41. Cooper et al. argue this point but also remind us that citizenship was a “moving target,” often more exclusionary than inclusionary (Beyond Slavery, 14).
42. Catherine Hall, “The Nation Within and Without,” in Hall et al., Defining the Victorian Nation, 200–210, 227, 224–25. Britain stripped twelve of the fourteen West Indies possessions of their local charters, converting them to crown colony status by 1877. See James Patterson Smith, “The Liberals, Race, and Political Reform in the British West Indies, 1866–1974,” Journal of Negro History 79, no. 2 (1994): 141.
43. See Cooper et al., Beyond Slavery, 19.
44. Paul Gordon Lauren notes that the protection of natural rights was contained in the English 1689 Bill of Rights and strengthened by Locke and other philosophers, culminating in the creation of what was known as positive national law by the end of the eighteenth century (The Evolution of International Human Rights: Vision Seen, 2nd ed. [Philadelphia: University of Pennsylvania Press, 2003], 14–21).
45. On the waning of post-emancipation urgency, see Christine Bolt, The Antislavery Movement and Reconstruction: A Study in Anglo-American Co-operation, 1833–77 (Oxford: Oxford University Press, 1969).
46. As Paul Kramer argues, the United States looked to British imperialism for the administration of U.S. rule in the Philippines (The Blood of Government: Race, Empire, the United States, and the Philippines [Chapel Hill: University of North Carolina Press, 2006], 11).
47. “The Negro as a Labourer,” Pall Mall Gazette, February 5, 1883, 11.
48. Khama and Sechele were native chiefs in the British protectorate of Bechuanaland. “British Zambesia,” Anti-Slavery Reporter 9 (October 1889): 216. Reprinted from “British Zambesia,” Times (London), October 15, 1889.
49. “Our Treatment of the Weaker Races,” Positivist Review (October 1, 1900): 172.
50. On the definitions and theories of colonialism, see Jürgen Osterhammel, Colonialism: A Theoretical Overview (Kingston, Jamaica: Randle, 2003). On internal colonialism, see Robert J. Hind, “The Internal Colonial Concept,” Comparative Studies in Society and History 26, no. 3 (1984): 543–68.
51. This concept of the global color line is central to Robin D. G. Kelley’s “‘But a Local Phase of a World Problem’: Black History’s Global Vision, 1883–1905,” Journal of American History 86 (December 1999): 1045–77. Kelley’s title is from Du Bois’s phrase first articulated in W. E. B. Du Bois, “Atlanta University,” in From Servitude to Service: Being the Old South Lectures on the History and Work of Southern Institutions for the Education of the Negro (Boston: American Unitarian Association, 1905), 195. Reiland Rabaka argues that Du Bois offered an ongoing comment on the nature of colonialism that not only expanded its meaning outside of traditional definitions but also deeply informed postcolonial theory (W. E. B. Du Bois and the Problems of the Twenty-First Century [New York: Lexington, 2007], chap. 3).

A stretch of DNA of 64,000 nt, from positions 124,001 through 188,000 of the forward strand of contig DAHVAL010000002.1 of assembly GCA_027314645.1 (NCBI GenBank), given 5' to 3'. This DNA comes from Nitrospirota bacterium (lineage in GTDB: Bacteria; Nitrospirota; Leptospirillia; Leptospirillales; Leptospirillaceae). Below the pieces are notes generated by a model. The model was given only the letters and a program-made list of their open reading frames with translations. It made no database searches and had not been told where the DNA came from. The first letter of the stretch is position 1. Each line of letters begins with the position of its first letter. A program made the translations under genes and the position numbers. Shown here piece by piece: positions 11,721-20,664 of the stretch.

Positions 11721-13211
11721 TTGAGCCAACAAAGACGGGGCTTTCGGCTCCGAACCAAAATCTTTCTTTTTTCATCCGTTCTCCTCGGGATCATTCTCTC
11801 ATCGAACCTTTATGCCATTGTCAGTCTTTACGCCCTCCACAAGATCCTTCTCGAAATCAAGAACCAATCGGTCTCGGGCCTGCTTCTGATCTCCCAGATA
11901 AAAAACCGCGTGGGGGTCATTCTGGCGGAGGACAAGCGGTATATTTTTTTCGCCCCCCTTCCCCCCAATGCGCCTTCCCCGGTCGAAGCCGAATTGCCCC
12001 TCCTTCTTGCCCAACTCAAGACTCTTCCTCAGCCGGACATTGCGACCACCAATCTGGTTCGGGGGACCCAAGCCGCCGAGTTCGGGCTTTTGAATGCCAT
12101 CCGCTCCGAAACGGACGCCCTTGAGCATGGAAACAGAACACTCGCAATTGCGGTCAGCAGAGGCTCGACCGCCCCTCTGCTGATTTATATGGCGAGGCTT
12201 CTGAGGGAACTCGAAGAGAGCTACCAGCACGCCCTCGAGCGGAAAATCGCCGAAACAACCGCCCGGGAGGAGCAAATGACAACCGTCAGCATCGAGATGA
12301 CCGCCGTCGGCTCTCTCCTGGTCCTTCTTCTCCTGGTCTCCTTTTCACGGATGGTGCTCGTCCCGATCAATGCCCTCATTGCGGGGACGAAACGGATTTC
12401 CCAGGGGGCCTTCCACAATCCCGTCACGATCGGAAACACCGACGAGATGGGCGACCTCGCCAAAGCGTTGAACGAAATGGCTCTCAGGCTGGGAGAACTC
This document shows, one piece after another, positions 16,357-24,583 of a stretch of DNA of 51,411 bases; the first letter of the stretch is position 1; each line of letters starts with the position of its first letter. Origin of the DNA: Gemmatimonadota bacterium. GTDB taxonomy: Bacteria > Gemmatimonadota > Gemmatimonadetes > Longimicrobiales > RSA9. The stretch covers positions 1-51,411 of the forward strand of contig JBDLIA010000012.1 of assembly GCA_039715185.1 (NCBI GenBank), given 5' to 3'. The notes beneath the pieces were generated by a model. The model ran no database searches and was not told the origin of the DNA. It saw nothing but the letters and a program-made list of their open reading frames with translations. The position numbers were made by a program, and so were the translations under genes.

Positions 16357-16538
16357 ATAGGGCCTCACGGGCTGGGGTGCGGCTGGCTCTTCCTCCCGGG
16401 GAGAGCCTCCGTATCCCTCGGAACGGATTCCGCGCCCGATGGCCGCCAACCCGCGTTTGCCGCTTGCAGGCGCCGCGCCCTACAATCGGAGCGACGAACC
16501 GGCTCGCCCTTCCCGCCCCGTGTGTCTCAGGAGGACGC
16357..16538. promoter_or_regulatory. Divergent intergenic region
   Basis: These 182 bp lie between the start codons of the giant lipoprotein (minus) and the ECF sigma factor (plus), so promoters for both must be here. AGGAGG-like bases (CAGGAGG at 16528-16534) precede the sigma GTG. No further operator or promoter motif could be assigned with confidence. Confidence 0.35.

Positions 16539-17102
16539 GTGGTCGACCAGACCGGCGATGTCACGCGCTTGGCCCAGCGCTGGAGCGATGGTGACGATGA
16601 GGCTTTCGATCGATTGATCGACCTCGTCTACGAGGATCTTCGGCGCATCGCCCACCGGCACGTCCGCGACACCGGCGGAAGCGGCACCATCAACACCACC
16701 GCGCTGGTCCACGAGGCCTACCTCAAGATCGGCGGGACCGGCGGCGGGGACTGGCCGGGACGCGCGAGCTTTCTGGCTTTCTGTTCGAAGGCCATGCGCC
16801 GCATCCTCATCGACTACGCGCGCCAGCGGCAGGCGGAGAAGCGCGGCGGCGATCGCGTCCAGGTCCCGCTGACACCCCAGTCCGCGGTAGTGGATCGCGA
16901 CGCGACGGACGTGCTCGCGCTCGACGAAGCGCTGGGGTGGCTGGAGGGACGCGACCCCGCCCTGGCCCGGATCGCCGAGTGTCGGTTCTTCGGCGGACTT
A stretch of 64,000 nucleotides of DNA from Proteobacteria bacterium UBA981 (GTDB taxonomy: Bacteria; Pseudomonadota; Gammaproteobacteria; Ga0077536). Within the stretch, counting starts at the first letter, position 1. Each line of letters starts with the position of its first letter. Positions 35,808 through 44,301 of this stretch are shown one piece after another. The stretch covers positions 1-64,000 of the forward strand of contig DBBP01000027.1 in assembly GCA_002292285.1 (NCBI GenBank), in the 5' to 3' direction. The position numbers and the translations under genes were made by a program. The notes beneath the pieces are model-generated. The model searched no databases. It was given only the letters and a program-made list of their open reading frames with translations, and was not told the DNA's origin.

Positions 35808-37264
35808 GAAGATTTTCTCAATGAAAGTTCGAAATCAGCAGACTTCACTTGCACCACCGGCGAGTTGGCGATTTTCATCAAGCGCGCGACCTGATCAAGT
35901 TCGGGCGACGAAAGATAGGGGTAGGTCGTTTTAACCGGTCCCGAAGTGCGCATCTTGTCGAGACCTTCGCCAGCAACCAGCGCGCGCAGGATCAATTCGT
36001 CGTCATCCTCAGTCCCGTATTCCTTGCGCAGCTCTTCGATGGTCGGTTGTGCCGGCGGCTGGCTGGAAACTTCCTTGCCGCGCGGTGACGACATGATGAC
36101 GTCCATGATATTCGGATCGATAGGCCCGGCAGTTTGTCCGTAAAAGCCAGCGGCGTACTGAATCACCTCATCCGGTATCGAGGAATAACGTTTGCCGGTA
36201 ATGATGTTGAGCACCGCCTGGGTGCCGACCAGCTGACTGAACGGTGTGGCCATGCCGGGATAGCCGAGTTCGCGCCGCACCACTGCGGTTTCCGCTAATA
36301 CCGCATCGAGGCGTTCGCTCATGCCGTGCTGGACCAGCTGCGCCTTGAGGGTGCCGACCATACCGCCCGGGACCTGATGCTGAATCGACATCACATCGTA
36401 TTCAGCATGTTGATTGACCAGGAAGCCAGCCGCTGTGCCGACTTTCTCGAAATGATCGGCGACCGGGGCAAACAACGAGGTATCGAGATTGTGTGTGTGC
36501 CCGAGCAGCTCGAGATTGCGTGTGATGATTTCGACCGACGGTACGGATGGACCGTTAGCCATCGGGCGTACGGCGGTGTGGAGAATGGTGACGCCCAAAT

52. On transnational history, see “AHR Conversation: On Transnational History,” American Historical Review 111 (December 2006): 1441–64; Patricia Clavin, “Defining Transnationalism,” Contemporary European History 14 (November 1993): 421–39; and Akire Iriye, “The Rise of Global and Transnational History,” in Global and Transnational History: The Past, Present and Future (London: Palgrave Macmillan, 2013), 1–18.
53. Seminal works on the progressive reform in this period include Michael Freeden, The New Liberalism: An Ideology of Social Reform (Oxford: Clarendon, 1978); James T. Kloppenberg, Uncertain Victory: Social Democracy and Progressivism in European and American Thought, 1870–1920 (New York: Oxford University Press, 1986); and Daniel T. Rodgers, Atlantic Crossings: Social Politics in a Progressive Age (Cambridge: Cambridge University Press, 1998).
54. See Ian Tyrell, Reforming the World: The Creation of America’s Moral Empire (Princeton: Princeton University Press, 2010), 5.
55. George Shepperson, “Pan-Africanism and ‘Pan-Africanism’: Some Historical Notes,” Phylon 23, no. 4 (1962): 346–58.
56. George Padmore, Pan-Africanism or Communism (New York: Doubleday, 1971), 96.
57. Imanuel Geiss, The Pan-African Movement: The History of Pan-Africanism in America, Europe, and Africa (New York: Africana, 1974), 7–8, 105–14.
58. Geiss also discusses the “fifth plane” of Pan-African studies, which analyzes the tension between the “national” and “supra-national” in the political aspects of the movement (ibid., 5).
59. Shepperson, “Pan-Africanism,” 347.
60. Paul Gilroy, The Black Atlantic: Modernity and Double Consciousness (Cambridge, MA: Harvard University Press, 1993), 39. The long paragraph that contains this quotation is one of the most powerful statements on counterculture in modern scholarship.
61. John Henrik Clarke champions the holistic approach in Africans at the Crossroads: Notes for an African Revolution (Trenton, NJ: Africa World Press, 1991), especially 3–25. Kurt B. Young cites Clarke’s importance in “Towards a Holistic Review of Pan-Africanism: Linking the Idea and Movement,” Nationalism and Ethnic Politics 16, no. 2 (2010): 141–63. Young also extends Clarke’s emphasis, adding his own definition of holistic Pan-Africanism that highlights the link between consciousness and politics and stresses the context-driven nature of the expression. Hakeem Adi and Marika Sherwood reflect a holistic approach in their introduction to Pan-African History: Political Figures from Africa and the Diaspora Since 1787 (London: Routledge, 2003), where they comment, “Pan-African history . . . includes chronicling a variety of ideas, activities and movements that celebrated Africanness, resisted the exploitation and oppression of those of African descent, and opposed the ideologies of racism” (vii).
62. Rayford Logan used this lasting term in The Negro in American Life and Thought: The Nadir, 1877–1901 (New York: Dial, 1954). A similar retraction of rights for people of African descent took place throughout most of the British Empire.